Tents and Shelters
Ready for a night out? Whether you’re an ultralight alpinist, family of backpackers, devoted hanger, or comfort camper, you'll find the best tents, tarps, and hammocks for your outdoor overnights right here.
Check out our top picks below—including price comparisons—to shelter you in any terrain, trip, or season: winter mountaineering, three-season thru-hiking, warm weather car camping, hammock hanging, alpine bivys, tarps, and emergency shelter.
Or you can browse our thousands of independent tent and shelter ratings and reviews by product type, brand, or price. Written by real-world hikers, backpackers, alpinists, climbers, and paddlers, Trailspace community reviews will help you select a dependable, field-tested, outdoor abode just right for your next adventure.
3-4 Season Convertible
Tarps and Shelters
BrandsEagles Nest Outfitters
Priceless than $25
$25 - $49.99
$50 - $99.99
$100 - $199.99
$200 - $299.99
$300 - $399.99
$400 - $499.99
$500 and above
Top-Rated Tents and Shelters
Landbreeze Duo Four-Season Tent
Pulsar 2P Three-Season Tent
Inntorest 3 Three-Season Tent
Hubba NX Footprint Footprint
Timberline 2 Fly Vestibule
Hammock Drip Clips Hammock Accessory
Meta 2P Footprint Footprint
Zephyros 2 Groundsheet Protector Footprint
Tensleep Station 6 Footprint Footprint
Rajd 2 Pole Set Tent Accessory
Genesee 4 Three-Season Tent
Soulo Mesh Inner Tent Accessory
Survival Zone Bivi Bivy Sack
Espri LE 2P
Orion III Footprint Footprint
Inntorest 2 Three-Season Tent
Angel Springs UL2 Footprint Footprint
Instant Cabin Three-Season Tent
Salida 2 Footprint Footprint
Burn Ridge Outfitter 3 Footprint Footprint
Solar Photon 2 Groundsheet Footprint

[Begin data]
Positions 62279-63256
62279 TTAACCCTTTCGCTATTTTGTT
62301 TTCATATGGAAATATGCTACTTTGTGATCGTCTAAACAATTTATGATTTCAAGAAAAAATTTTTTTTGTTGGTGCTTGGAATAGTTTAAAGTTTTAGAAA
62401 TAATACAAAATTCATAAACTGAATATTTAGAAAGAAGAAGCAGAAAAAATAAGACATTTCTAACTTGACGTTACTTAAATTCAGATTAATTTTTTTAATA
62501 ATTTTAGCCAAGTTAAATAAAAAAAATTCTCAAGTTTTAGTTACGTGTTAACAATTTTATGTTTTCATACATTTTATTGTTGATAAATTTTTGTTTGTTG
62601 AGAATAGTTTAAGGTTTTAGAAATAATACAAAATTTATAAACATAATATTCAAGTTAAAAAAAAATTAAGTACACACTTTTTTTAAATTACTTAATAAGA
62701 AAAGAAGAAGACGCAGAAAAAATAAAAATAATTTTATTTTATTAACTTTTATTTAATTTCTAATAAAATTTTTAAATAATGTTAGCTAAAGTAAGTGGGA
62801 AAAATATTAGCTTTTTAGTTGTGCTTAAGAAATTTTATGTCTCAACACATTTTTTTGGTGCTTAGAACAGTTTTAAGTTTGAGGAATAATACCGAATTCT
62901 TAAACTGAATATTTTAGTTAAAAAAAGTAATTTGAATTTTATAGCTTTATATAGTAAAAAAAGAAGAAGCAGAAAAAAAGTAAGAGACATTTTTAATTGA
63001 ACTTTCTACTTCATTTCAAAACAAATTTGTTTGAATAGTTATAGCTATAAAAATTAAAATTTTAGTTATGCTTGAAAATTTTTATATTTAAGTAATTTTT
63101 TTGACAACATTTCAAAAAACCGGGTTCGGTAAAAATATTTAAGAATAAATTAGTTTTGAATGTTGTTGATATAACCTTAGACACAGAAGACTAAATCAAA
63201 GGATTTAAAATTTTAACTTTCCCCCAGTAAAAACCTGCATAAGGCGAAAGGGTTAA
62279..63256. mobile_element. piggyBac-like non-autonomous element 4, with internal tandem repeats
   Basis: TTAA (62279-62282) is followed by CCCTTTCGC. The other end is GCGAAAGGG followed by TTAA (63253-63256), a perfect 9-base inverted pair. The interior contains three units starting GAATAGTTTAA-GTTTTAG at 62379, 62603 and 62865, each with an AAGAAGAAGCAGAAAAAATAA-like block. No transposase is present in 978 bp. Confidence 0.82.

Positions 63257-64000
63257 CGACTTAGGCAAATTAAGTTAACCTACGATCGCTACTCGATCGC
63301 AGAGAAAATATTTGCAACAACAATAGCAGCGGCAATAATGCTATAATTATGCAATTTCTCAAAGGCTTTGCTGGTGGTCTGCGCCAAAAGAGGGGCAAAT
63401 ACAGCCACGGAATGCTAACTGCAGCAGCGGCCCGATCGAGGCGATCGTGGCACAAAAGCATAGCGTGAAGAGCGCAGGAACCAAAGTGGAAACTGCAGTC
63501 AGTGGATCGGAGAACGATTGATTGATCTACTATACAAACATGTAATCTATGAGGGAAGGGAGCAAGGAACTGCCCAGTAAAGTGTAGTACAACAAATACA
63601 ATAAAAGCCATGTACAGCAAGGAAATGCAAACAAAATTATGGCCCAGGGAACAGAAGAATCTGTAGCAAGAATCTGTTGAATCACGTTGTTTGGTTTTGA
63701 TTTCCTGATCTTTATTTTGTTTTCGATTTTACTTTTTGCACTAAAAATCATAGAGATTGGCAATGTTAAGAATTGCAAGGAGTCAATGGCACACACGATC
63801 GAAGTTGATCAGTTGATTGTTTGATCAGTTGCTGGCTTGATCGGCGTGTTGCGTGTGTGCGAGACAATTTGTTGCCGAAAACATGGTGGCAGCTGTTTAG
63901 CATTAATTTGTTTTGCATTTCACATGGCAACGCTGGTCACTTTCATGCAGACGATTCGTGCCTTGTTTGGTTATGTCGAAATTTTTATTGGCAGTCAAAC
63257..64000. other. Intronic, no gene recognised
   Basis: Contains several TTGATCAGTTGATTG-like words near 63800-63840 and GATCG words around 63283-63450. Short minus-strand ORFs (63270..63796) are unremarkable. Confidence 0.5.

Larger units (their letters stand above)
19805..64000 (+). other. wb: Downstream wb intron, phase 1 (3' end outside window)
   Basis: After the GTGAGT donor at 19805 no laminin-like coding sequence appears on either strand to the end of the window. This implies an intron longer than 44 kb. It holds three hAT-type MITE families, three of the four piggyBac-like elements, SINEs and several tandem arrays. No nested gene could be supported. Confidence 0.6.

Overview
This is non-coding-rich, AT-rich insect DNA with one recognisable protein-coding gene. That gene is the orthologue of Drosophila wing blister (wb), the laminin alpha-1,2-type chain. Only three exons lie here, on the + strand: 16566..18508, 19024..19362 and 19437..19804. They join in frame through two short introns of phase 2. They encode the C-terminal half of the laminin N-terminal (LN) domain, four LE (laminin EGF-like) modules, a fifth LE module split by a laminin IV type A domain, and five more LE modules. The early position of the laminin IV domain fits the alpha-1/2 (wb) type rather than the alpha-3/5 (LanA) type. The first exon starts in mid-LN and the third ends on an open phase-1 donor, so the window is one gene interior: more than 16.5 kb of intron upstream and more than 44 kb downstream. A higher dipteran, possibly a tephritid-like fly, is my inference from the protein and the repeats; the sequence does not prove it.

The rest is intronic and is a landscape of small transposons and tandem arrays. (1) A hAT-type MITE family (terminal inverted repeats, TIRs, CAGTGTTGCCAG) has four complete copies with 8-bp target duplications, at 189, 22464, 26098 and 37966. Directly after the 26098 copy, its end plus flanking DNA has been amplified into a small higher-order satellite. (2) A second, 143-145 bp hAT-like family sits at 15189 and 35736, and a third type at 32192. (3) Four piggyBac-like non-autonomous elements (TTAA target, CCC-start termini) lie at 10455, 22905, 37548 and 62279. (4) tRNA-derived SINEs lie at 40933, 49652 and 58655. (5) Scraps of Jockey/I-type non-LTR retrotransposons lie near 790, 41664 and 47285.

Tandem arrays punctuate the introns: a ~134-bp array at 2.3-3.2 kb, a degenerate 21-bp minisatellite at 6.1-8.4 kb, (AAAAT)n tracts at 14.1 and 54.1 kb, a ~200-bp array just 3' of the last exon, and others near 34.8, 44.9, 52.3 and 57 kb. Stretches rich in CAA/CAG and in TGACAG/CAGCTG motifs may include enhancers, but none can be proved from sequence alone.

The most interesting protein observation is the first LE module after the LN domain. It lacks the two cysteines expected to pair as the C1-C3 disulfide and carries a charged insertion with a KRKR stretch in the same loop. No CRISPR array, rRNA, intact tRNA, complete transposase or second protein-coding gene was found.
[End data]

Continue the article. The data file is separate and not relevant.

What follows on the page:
Vector XL 4-Person Dome Three-Season Tent
Phoenix Footprint Footprint
SuperMegaUL 1 Three-Season Tent
Mutha Hubba NX Three-Season Tent
Gear Loft - Triangle Gear Loft
Aspect 2.5 Three-Season Tent
Vapor Light 2 Footprint Footprint
Solar 2 Ground Sheet Footprint
Boreas 3P Footprint Footprint
Direkt 2 Footprint Footprint
Element 2 Bug Tent Tarp/Shelter
Twin Brothers Footprint Footprint
Gear Shed Vestibule
Grand Mesa 3 Footprint Footprint
Big House 4 Footprint Footprint
Ridge Raider Bivy Sack
Trisar 2 Groundsheet Protector Footprint
Keron 3 GT Footprint Footprint
Lair 8P Four-Season Tent
All-Purpose Tarp Tarp/Shelter
Obi 2P Gear Caddy Gear Loft
Sojourn 2 Footprint PL Footprint
Mountain Meteor 3 Footprint Footprint
Ahwahnee Vestibule Vestibule
Mountain Guide Tarp Tarp/Shelter
Granby 6 Footprint Footprint
Tarp Shelter 2
What’s the “best” tent or shelter for you? Consider your personal outdoor needs, preferences, and budget:
First, and most important, in what seasons, conditions, and terrain will you use your tent, tarp, or hammock? Choose a shelter that can handle the conditions you expect to encounter (rain, snow, wind, heat, humidity, biting insects, an energetic scout troop), but don’t buy more tent than you truly need, and don’t expect one tent to do it all.
Tents are typically classified by sleeping capacity (i.e. one-person, two-person, etc). However, a tent's stated sleeping capacity usually does not include much (or any) space for your gear and there’s no sizing standard between tent manufacturers. Some users size up.
Will you use the tent as a basecamp or is it an emergency shelter only? To determine if you and your gear will fit, look at the shelter’s dimensions, including floor and vestibule square areas, height and headroom (including at the sides), plus the number and placement of doors, gear lofts, and pockets, to assess personal livability, comfort, and footprint.
- Weight and Packed Size:
If you’ll be backpacking, climbing, cycling, or otherwise carrying that shelter, consider its weight, packed size (and your pack it needs to fit in), and its space-to-weight ratio before automatically opting for the bigger tent. Paddlers and car campers have more room to work with, but everyone should consider how the tent and its parts pack up for stowage.
Tents come in various designs. Freestanding tents can stand alone without stakes or guy lines and can be easily moved or have dirt and other debris shaken out without being disassembled, though they still need to be staked out. Rounded, geodesic domes are stable and able to withstand heavy snow loads and wind. Tunnel tents are narrow and rectangular, and large family cabin tents are best for warm-weather campground outings.
- Other features and specs to consider include single versus double-wall, ease of setup, stability, weather resistance, ventilation, , and any noteworthy features.
- Read more in our guide to tents.